Fuller is the oldest of seven children. After being abandoned by his mother, he began getting into trouble at an early age. A victim of child molestation, he lived in foster homes and correctional facilities. He began to fight, smoke cigarettes, and do drugs. After being kicked out by his father at age 18, he spent the next seven years traveling from place to place, making enough money to support his habits of drinking and drugs, and spending time in jail.
He explains, “Finally on August 2, 1993, I had hit ‘rock bottom’. I was living on the streets in Missouri, going to bars, playing pool, and using and abusing women. I finally got a job at a grocery store, sweeping the parking lot for food from the deli. The owner found out I was living in the cemetery across the street and got me connected with his church to get cleaned up and a place to stay. I decided I was going nowhere, and with his help, began the process of cleaning up my life.”
Fuller says for the next 10 years he was free from drugs and alcohol working the recovery steps of Narcotics Anonymous. However he still “felt all alone.” He realized during his recovery he had developed other “addictions” – such as pornography, jealousy, anger, being abusive toward women, and the need for money and power – that were affecting him emotionally and spiritually.
He met a Christian in recovery who became his sponsor for a while. Fuller says, “With him, I was able to complete the steps at a much spiritually deeper level than I ever had.”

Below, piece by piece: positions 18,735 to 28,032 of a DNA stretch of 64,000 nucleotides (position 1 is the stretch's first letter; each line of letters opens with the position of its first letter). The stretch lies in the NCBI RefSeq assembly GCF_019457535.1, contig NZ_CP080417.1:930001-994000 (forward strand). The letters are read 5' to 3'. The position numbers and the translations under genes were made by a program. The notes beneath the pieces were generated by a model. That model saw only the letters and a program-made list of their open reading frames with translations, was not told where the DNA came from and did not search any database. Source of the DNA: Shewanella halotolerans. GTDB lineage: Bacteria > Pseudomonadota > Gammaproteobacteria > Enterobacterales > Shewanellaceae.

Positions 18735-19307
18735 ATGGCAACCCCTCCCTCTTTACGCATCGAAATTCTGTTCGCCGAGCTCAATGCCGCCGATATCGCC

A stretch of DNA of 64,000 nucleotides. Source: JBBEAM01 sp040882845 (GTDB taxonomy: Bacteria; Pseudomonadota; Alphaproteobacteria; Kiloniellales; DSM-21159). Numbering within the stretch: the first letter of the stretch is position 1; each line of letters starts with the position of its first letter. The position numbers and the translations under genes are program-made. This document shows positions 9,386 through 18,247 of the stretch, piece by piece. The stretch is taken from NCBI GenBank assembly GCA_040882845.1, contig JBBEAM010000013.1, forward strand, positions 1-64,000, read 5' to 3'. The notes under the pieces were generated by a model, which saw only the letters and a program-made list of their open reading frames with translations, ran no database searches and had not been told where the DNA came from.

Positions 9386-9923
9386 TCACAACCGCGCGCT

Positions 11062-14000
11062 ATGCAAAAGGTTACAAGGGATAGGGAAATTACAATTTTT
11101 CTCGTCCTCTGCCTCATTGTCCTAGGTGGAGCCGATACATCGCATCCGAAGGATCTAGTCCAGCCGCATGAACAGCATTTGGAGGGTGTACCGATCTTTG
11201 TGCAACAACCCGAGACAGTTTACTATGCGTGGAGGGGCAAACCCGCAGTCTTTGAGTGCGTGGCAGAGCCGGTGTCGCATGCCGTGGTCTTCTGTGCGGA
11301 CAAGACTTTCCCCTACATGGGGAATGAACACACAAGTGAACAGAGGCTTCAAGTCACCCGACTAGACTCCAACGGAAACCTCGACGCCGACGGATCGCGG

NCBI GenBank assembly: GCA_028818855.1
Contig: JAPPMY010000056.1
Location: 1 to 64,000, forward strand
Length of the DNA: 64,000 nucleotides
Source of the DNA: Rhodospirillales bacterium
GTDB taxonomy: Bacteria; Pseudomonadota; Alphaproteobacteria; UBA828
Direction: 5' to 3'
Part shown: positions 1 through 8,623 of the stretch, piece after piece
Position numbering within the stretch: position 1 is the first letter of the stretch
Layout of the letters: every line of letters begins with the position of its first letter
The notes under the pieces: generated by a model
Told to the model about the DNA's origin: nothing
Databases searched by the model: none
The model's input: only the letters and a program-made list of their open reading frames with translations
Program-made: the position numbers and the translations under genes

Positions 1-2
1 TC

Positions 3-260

In 2003, Fuller became a believer in Jesus Christ and began living a Christian life. In 2007, he started attending Hargrove Memorial UMC in Tuscaloosa. That is where he was introduced to Celebrate Recovery. He explains, “When I asked about a Sunday School class for ‘someone like me,’ I was given a Leader's Guide for Celebrate Recovery. I read the whole book in two weeks and I was hooked. I don't think I ever read so much, so fast in all my life. Here was the 12-step program I have been working for years, but it was introducing me to the fact of my past recovery actually coming from the Bible. I saw this as a way to be one person all the time; no need to wear a mask. I didn't have to be one way at work, one way at my recovery meetings, and yet another way at church; I could just be me. Having had a spiritual awakening as a result of these steps, I have tried to carry this message to others and practice these principles in my own life (Step 12).”
Fuller says he thinks Celebrate Recovery is a good fit in North Alabama, because it helps fulfill our Conference mission of Discover, Develop and Deploy Spiritual Leaders to make Disciples of Jesus Christ for the Transformation of the World.
He notes that the Celebrate Recovery process discovers potential new leaders, develops and disciples them and then deploys them to help others.
He adds the ministry is also a reflection of the United Methodist Church’s brand promise Open hearts, Open Minds, Open Doors. “People want to know Christ if someone will just open the door to them. That’s what we are trying to do through Celebrate Recovery... open that door.”
Thompson agrees saying, “I am very excited about the potential of this ministry in our District. Not just the worship attendance, but the lives changed.”